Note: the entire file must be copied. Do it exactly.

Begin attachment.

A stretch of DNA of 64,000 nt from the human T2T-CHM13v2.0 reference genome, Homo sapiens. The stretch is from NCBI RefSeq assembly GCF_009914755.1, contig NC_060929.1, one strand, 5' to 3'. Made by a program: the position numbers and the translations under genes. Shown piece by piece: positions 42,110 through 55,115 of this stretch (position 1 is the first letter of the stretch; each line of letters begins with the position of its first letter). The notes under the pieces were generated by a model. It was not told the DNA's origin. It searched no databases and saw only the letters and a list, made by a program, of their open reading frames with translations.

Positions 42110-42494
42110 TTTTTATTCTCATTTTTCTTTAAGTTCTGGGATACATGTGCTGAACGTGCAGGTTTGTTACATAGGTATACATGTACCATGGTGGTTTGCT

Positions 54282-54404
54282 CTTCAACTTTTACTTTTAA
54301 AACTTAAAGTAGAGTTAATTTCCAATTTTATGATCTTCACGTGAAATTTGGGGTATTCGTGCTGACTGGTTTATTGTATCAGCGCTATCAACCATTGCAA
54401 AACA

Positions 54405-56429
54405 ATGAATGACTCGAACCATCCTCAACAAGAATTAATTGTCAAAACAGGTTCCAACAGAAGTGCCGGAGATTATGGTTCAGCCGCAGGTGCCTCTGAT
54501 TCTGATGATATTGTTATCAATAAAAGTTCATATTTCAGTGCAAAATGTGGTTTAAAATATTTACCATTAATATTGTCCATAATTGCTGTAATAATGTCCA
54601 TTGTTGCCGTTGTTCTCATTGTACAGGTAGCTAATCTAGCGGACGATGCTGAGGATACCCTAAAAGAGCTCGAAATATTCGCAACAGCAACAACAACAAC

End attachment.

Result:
A stretch of DNA of 64,000 nt from the human T2T-CHM13v2.0 reference genome, Homo sapiens. The stretch is from NCBI RefSeq assembly GCF_009914755.1, contig NC_060929.1, one strand, 5' to 3'. Made by a program: the position numbers and the translations under genes. Shown piece by piece: positions 42,110 through 55,115 of this stretch (position 1 is the first letter of the stretch; each line of letters begins with the position of its first letter). The notes under the pieces were generated by a model. It was not told the DNA's origin. It searched no databases and saw only the letters and a list, made by a program, of their open reading frames with translations.

Positions 42110-42494
42110 TTTTTATTCTCATTTTTCTTTAAGTTCTGGGATACATGTGCTGAACGTGCAGGTTTGTTACATAGGTATACATGTACCATGGTGGTTTGCT

Positions 54282-54404
54282 CTTCAACTTTTACTTTTAA
54301 AACTTAAAGTAGAGTTAATTTCCAATTTTATGATCTTCACGTGAAATTTGGGGTATTCGTGCTGACTGGTTTATTGTATCAGCGCTATCAACCATTGCAA
54401 AACA

Positions 54405-56429
54405 ATGAATGACTCGAACCATCCTCAACAAGAATTAATTGTCAAAACAGGTTCCAACAGAAGTGCCGGAGATTATGGTTCAGCCGCAGGTGCCTCTGAT
54501 TCTGATGATATTGTTATCAATAAAAGTTCATATTTCAGTGCAAAATGTGGTTTAAAATATTTACCATTAATATTGTCCATAATTGCTGTAATAATGTCCA
54601 TTGTTGCCGTTGTTCTCATTGTACAGGTAGCTAATCTAGCGGACGATGCTGAGGATACCCTAAAAGAGCTCGAAATATTCGCAACAGCAACAACAACAAC